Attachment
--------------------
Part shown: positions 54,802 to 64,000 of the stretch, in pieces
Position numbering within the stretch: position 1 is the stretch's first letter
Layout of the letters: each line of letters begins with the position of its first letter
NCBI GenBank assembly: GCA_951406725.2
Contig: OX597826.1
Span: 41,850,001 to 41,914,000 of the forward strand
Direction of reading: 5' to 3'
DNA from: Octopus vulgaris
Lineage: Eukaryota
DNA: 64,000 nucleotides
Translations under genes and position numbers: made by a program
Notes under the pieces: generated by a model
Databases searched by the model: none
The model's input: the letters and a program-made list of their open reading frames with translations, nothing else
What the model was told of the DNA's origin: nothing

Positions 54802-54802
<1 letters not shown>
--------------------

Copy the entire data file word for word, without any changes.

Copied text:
Part shown: positions 54,802 to 64,000 of the stretch, in pieces
Position numbering within the stretch: position 1 is the stretch's first letter
Layout of the letters: each line of letters begins with the position of its first letter
NCBI GenBank assembly: GCA_951406725.2
Contig: OX597826.1
Span: 41,850,001 to 41,914,000 of the forward strand
Direction of reading: 5' to 3'
DNA from: Octopus vulgaris
Lineage: Eukaryota
DNA: 64,000 nucleotides
Translations under genes and position numbers: made by a program
Notes under the pieces: generated by a model
Databases searched by the model: none
The model's input: the letters and a program-made list of their open reading frames with translations, nothing else
What the model was told of the DNA's origin: nothing

Positions 54802-54802
<1 letters not shown>